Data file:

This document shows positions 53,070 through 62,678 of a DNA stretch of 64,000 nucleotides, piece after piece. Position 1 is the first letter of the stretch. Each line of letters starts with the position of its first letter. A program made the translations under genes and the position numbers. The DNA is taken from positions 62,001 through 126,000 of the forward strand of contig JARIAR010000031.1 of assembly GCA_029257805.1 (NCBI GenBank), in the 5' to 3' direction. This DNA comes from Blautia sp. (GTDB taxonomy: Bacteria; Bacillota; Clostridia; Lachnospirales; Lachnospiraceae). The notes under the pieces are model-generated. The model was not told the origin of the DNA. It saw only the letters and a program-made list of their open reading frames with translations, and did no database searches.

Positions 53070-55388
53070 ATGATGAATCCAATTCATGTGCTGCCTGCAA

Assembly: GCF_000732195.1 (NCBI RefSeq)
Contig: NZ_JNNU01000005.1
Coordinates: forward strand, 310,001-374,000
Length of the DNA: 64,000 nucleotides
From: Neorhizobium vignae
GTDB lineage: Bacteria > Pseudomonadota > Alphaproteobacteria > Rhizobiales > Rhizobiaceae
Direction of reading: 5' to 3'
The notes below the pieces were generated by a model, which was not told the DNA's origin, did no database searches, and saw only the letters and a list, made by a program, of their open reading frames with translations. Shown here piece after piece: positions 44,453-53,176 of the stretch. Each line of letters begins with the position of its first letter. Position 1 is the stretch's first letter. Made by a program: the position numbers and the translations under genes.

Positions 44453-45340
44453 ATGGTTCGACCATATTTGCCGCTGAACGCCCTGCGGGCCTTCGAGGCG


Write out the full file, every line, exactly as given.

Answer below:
This document shows positions 53,070 through 62,678 of a DNA stretch of 64,000 nucleotides, piece after piece. Position 1 is the first letter of the stretch. Each line of letters starts with the position of its first letter. A program made the translations under genes and the position numbers. The DNA is taken from positions 62,001 through 126,000 of the forward strand of contig JARIAR010000031.1 of assembly GCA_029257805.1 (NCBI GenBank), in the 5' to 3' direction. This DNA comes from Blautia sp. (GTDB taxonomy: Bacteria; Bacillota; Clostridia; Lachnospirales; Lachnospiraceae). The notes under the pieces are model-generated. The model was not told the origin of the DNA. It saw only the letters and a program-made list of their open reading frames with translations, and did no database searches.

Positions 53070-55388
53070 ATGATGAATCCAATTCATGTGCTGCCTGCAA

Assembly: GCF_000732195.1 (NCBI RefSeq)
Contig: NZ_JNNU01000005.1
Coordinates: forward strand, 310,001-374,000
Length of the DNA: 64,000 nucleotides
From: Neorhizobium vignae
GTDB lineage: Bacteria > Pseudomonadota > Alphaproteobacteria > Rhizobiales > Rhizobiaceae
Direction of reading: 5' to 3'
The notes below the pieces were generated by a model, which was not told the DNA's origin, did no database searches, and saw only the letters and a list, made by a program, of their open reading frames with translations. Shown here piece after piece: positions 44,453-53,176 of the stretch. Each line of letters begins with the position of its first letter. Position 1 is the stretch's first letter. Made by a program: the position numbers and the translations under genes.

Positions 44453-45340
44453 ATGGTTCGACCATATTTGCCGCTGAACGCCCTGCGGGCCTTCGAGGCG